Last Updated on 5th May 2017
Angels in America Part Two: Perestroika
4 May 2017
We have forgotten now the policy reforms of the Communist party in Russia under Gorbachev in the 1980s, the meaning of Perestroika being ‘restructuring’. Part Two of Tony Kushner’s fantasia begins with an address by the oldest living Bolshevik. The first line spoken is “The Great Question before is: are we doomed?” Such are the huge questions that Kushner asks, and part two is as extraordinary and exciting as part one if a little frustrating in its inability to offer concrete answers.
When we last saw Prior Walter an angel had crashed through his ceiling and proclaimed him a prophet. And she is no white, glowing celestial body; she is grubby, damaged, randy, and human! Amanda Lawrence is wonderful in the role, funny and passionate, as indeed she is in all her roles, the physicality of the angel shadows a joy. Characters we saw little of in part one come into their own, especially Susan Brown as Hannah Pitt, the only unfriendly Mormon you will ever meet, who moves to New York to find her son Joe after he tells her he is gay. She is brilliant, practical and down to earth in a world that is fracturing, her faith no impediment to her acceptance and help. That she becomes a defender and carer of Prior is moving and convincing. The scene where Harper and Prior bond in the Mormon centre watching a tacky diorama interrupted by their respective lovers is a comedy highlight. It’s a shame that Harper’s story begins to fade a little in Part Two, but Denise Gough, with a catch in her throat, more than keeps you invested in her story. The cast are still brilliant, Russell Tovey stripping his character bare figuratively and literally as Joe begins to restructure himself.
The only AIDS-related death we see is that of Roy Cohn. It takes guts to write that, and guts to perform it, and here Nathan Lane excels in the bravura of the writing-Kushner even has Ethel Rosenberg sing Cohn a lullaby! The issue I have with Part Two is that some of the philosophy is a little too New Age and dramatically too pat- Heaven is a place “much like San Francisco”. Oh really? Well, that’s OK then. However, much as the text begins to babble in places, the passionate performances save it. Once again I remind you that Andrew Garfield’s extraordinary performance is worth the ticket price alone, and his quest to return his prophecy is hilarious and convincing- the standout performance of the year so far.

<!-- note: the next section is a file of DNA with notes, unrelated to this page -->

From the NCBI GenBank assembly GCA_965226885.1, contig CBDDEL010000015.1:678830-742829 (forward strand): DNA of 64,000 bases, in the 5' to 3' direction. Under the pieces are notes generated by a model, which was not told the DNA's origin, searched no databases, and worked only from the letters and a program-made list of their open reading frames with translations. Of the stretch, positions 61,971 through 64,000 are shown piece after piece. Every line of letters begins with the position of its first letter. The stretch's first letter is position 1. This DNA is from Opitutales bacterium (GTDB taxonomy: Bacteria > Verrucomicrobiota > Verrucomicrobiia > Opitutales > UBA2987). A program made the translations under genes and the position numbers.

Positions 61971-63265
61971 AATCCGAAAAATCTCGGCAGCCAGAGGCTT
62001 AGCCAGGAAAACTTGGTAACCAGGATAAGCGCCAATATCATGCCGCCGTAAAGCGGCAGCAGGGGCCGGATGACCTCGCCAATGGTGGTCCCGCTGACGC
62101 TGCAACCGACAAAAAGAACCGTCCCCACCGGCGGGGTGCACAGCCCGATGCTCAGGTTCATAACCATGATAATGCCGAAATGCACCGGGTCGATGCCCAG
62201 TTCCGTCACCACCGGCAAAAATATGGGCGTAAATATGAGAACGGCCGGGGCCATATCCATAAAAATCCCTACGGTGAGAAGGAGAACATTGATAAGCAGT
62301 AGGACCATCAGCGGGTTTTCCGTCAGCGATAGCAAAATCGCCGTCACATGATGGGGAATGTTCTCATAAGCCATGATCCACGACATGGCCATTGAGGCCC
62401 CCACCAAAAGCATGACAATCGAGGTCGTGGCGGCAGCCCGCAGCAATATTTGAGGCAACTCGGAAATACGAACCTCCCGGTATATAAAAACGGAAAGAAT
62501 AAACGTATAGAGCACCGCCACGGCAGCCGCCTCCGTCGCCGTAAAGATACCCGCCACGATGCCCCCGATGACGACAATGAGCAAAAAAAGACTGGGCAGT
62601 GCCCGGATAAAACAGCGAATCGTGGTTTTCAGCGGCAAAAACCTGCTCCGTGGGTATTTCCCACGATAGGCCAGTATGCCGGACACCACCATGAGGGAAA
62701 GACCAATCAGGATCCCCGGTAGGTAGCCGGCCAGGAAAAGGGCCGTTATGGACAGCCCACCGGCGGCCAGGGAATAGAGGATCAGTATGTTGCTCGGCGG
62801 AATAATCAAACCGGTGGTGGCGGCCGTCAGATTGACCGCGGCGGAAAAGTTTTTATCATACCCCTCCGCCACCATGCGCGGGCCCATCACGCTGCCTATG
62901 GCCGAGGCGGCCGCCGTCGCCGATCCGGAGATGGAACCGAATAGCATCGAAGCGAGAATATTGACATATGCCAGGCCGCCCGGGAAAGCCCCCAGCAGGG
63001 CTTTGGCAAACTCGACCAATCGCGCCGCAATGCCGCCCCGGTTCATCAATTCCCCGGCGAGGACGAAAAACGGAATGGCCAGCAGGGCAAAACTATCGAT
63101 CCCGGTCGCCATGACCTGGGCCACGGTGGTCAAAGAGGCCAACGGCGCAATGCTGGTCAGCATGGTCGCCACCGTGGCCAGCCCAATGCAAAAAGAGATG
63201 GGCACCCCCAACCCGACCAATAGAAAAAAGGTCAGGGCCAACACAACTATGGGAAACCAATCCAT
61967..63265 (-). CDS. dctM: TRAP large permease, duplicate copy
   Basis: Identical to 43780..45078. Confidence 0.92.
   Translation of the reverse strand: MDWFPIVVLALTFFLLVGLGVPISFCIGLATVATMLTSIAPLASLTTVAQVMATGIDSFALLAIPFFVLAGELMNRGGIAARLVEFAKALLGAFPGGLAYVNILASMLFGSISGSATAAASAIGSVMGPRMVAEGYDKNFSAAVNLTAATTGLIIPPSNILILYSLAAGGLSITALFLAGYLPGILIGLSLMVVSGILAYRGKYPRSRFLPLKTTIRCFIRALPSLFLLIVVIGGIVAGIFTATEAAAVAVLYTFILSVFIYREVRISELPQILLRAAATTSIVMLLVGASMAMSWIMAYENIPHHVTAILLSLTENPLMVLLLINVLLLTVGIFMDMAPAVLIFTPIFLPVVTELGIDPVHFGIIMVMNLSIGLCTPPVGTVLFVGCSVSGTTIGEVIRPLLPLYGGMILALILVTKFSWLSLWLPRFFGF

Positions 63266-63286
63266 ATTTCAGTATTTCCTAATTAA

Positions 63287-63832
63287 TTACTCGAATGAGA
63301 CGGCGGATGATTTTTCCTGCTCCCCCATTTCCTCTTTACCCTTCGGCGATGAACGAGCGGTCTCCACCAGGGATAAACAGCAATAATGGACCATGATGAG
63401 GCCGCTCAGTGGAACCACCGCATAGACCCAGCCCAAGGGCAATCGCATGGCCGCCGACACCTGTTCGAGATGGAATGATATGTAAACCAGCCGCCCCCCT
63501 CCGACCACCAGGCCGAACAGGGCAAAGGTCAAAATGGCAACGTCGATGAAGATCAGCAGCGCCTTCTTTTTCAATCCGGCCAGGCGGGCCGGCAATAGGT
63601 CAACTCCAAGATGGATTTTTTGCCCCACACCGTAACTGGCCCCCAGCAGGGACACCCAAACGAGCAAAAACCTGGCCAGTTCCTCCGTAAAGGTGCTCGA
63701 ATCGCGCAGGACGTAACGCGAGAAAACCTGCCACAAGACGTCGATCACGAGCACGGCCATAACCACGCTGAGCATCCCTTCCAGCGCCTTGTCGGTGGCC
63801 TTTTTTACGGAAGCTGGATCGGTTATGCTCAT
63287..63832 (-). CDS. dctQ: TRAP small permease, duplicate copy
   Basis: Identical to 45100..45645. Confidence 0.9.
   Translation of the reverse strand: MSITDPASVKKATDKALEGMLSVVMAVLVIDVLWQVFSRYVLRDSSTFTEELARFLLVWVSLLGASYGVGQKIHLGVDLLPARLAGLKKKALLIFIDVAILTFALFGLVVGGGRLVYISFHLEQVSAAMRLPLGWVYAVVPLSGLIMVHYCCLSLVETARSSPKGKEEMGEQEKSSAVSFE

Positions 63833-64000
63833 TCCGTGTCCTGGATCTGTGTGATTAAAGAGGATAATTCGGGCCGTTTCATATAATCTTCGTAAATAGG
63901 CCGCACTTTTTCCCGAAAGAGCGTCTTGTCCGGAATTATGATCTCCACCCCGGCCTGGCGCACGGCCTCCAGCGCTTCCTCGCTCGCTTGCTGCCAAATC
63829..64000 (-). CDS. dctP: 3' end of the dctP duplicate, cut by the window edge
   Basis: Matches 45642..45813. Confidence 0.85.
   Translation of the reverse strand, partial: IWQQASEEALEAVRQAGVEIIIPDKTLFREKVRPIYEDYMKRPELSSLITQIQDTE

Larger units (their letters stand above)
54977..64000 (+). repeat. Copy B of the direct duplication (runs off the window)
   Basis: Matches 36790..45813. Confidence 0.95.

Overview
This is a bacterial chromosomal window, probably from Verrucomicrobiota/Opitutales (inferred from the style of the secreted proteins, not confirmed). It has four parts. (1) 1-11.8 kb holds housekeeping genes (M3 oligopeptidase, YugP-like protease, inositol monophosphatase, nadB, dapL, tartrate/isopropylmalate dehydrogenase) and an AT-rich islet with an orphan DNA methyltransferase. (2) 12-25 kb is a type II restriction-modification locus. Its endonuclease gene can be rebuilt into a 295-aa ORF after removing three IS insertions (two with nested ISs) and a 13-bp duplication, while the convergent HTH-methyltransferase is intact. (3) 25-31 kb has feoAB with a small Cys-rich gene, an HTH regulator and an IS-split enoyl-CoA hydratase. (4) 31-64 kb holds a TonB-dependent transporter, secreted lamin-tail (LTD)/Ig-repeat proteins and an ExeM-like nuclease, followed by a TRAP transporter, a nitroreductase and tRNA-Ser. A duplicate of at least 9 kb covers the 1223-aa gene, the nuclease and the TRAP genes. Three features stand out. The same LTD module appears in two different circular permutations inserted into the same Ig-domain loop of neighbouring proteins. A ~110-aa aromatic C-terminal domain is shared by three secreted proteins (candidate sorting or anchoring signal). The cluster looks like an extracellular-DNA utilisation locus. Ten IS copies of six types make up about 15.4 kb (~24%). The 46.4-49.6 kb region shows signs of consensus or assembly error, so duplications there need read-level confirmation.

Ian MacNeil’s set opens out in part two, even if his Heaven is a little Star Trek, and I wanted the Bethesda fountain to be a more realistic statue, more settled in its location. The play begins with a death and ends with an encouragement to love, as Prior addresses us all. My younger self of twenty-five years ago hugged my older self and whispered, “See how far we have come together.” It’s true; you don’t see KS lesions anymore. But LGBT rights are still fragile and can be rescinded with the stroke of a pen. So the fight still goes on. Let’s be clear about this, Angels in America is not a play. It’s an event, the equivalent of box set binge viewing. This brilliantly acted production takes days to process and will stay with you…maybe until the next revival. Epic, extraordinary, breathtaking- and here’s another cliché- fight for a ticket!